A new home for Indigenous faculty, staff, and learners, as well as others who want to learn about Indigenizing health science education and Indigenous culture, is officially opening at the Faculty of Health Sciences.
The Indigenous Health Learning Lodge (IHLL) will be the hub for training and curriculum development, and it will provide a safe space with access to Traditional Knowledge Helpers and a student lounge to study and socialize. It will also be an inclusive place for non-Indigenous students to learn more about colonization and reconciliation.
Construction of the lodge is complete in suite 3510 of the Michael G. DeGroote Centre for Learning and Discovery (MDCL), but because of the pandemic the grand opening on Monday, Jan. 24 will be virtual.
The event will include an honouring ceremony for several Indigenous graduates of the Michael G. DeGroote School of Medicine and a virtual tour of the space that includes several pieces of Indigenous art, including an untitled piece by Norval Morrisseau.
The lodge has two Indigenous names: the Haudenosaunee name is Tsi nón:we ayakonniyóhake táhnon aonsayakota'karitehake, which means ‘The place of good life and return to health’. The Anishinaabe name is Mino Bimaadiziwin Mishkiki Aapjishnik Gamik’ which may be translated to the concepts of the good life; medicine recovery/healing lodge.
The Indigenous Health Learning Lodge is an integral part of the Faculty’s Indigenous Health Initiative, said Bernice Downey, associate dean, Indigenous health for the Faculty.
“The enhancement of a structural presence sends an important signal regarding the Faculty’s commitment to a reconciliation path forward to implement our Indigenous health education priorities,” she said.
The lodge will advocate and increase awareness regarding human rights, anti-racism, and cultural safety concerning Indigenous health & wellbeing and will highlight important days such as the National Indigenous Day, being held June 21 this year, and Orange Shirt Day on September 30, which is in memory of the thousands of Indigenous children who died in residential schools.
The Indigenous Health Learning Lodge is one step, but an important one, towards McMaster University and the Faculty of Health Sciences’ commitment to the recommendations of the Truth and Reconciliation Commission of Canada, said Paul O’Byrne, dean and vice-president of the Faculty.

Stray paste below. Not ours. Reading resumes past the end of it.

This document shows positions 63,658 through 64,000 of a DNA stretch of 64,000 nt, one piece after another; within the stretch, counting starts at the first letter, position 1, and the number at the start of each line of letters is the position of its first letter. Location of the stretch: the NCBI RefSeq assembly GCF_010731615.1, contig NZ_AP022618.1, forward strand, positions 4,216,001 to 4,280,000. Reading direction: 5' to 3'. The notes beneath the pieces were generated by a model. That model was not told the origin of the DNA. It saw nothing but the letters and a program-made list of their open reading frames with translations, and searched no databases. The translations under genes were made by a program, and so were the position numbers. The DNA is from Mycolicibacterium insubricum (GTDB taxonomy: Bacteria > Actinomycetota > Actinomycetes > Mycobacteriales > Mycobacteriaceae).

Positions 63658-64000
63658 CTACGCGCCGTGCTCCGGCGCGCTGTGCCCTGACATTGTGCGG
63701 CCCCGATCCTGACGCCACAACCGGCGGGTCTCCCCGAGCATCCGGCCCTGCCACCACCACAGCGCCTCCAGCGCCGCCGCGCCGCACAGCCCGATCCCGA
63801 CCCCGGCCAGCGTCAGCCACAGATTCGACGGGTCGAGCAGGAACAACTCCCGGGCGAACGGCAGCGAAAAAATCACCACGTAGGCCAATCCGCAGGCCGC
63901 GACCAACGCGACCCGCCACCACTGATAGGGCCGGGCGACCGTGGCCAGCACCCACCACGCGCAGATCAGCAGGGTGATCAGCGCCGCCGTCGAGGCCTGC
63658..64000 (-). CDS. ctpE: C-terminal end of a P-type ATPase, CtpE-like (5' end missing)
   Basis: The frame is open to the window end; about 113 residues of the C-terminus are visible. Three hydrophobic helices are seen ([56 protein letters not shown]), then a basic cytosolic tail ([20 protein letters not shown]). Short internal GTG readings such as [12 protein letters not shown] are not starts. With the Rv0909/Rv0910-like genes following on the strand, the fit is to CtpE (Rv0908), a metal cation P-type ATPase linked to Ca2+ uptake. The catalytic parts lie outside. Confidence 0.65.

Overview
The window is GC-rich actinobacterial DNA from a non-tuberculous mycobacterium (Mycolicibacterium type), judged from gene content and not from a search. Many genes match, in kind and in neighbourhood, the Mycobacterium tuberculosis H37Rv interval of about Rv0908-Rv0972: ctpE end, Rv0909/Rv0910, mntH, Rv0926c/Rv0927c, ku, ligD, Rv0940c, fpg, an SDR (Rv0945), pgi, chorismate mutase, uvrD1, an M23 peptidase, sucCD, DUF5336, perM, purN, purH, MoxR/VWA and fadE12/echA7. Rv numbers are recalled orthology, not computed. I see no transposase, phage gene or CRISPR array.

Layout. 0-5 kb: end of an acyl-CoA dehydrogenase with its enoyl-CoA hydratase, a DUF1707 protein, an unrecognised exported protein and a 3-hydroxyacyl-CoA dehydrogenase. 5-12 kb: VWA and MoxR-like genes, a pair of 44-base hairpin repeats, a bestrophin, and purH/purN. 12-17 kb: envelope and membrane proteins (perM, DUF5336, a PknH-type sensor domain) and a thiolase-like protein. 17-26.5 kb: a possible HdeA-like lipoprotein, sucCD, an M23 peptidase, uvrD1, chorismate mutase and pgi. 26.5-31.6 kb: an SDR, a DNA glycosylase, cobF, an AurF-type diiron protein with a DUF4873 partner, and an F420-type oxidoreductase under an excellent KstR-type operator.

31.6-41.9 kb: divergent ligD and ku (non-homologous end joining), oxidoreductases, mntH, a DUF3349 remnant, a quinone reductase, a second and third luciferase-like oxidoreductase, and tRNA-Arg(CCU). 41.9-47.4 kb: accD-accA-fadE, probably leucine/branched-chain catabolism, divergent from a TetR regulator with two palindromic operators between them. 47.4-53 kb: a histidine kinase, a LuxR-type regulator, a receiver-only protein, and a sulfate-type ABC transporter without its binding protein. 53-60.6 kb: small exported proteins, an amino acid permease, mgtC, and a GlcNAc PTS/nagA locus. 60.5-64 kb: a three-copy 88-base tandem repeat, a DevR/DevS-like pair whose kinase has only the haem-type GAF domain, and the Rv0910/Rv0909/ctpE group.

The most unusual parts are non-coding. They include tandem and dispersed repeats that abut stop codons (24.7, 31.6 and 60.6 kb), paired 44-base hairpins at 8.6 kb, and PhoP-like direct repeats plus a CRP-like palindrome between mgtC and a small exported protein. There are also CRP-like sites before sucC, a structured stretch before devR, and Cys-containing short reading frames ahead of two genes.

The commission’s calls to action are meant to further reconciliation between Canadians and Indigenous peoples following the history and legacy of Indian Residential Schools.
“We’re serious about our responsibilities to live up to the commission’s calls to action, and dedicating this space is another move forward,” said O’Byrne.
The Indigenous Health Learning Lodge is led by executive director Alexandra Trottier, a First Nations advocate of mixed Kanienkehaka (Mohawk) Wolf Clan and settler heritage.
“There has been a huge increase in collective awareness of what’s happened to Indigenous Canadians and many students at McMaster are interested in pursuing the conversation about making Canada a safer place for Indigenous people,” said Trottier.
“We are beginning to accrue leadership at the university that can enact future systemic change.”
The idea of a lodge is years in the making, co-created with support from local community members, and in keeping with the Indigenous Health Initiative’s strategic plan.
As well as incorporating Indigenous education into the curriculum of existing FHS program, the plan calls for reform among cross-professional regulatory bodies and health education stakeholders, growing the number of Indigenous faculty members, as well as supporting Indigenous ways of knowing.
This means building relationships and policies to support Indigenous knowledge helpers, as well as community Elders and students.
One of the first goals is to help craft an Indigenous-specific curriculum for a range of FHS programs. This includes helping medical students understand why Indigenous Canadians often face unequal access to health care, as well as the impact of discriminatory practices like forced sterilizations.
The IHLL will also educate students on the history of colonization and the United Nations Declaration on the Rights of Indigenous People. To this end, the IHLL will organize both speaking and social events to spread its message of reconciliation and bring people together.
Trottier also sees the lodge playing a role off campus, with affiliated community hubs in both Hamilton and nearby reserves such as the Six Nations of the Grand River Territory and Mississauga’s of the Credit.
“I would like to see the lodge become more prominent, as an Indigenous health program, where we have faculty of our own, rather than just folks who are cross-appointed, and are able to teach Indigenous health knowledge to people and integrate a lot more of the First Nations community in this area,” she said.
Trottier, a social worker, has been an advocate for more than a decade and spent the latter end of her career focusing on Indigenous mental health. She was most recently a manager for Mental Health and Addictions with the De dwa da dehs nye>s Aboriginal Health Centre in Hamilton.
“My job is to speak truth to power, and I take that with a lot of humility and respect for the people I represent. I hope to create a better world for people, where they can be safe, secure and healthy,” said Trottier.
Anyone wanting to join the virtual grand opening at 11:15 a.m. Jan. 24 should email firstname.lastname@example.org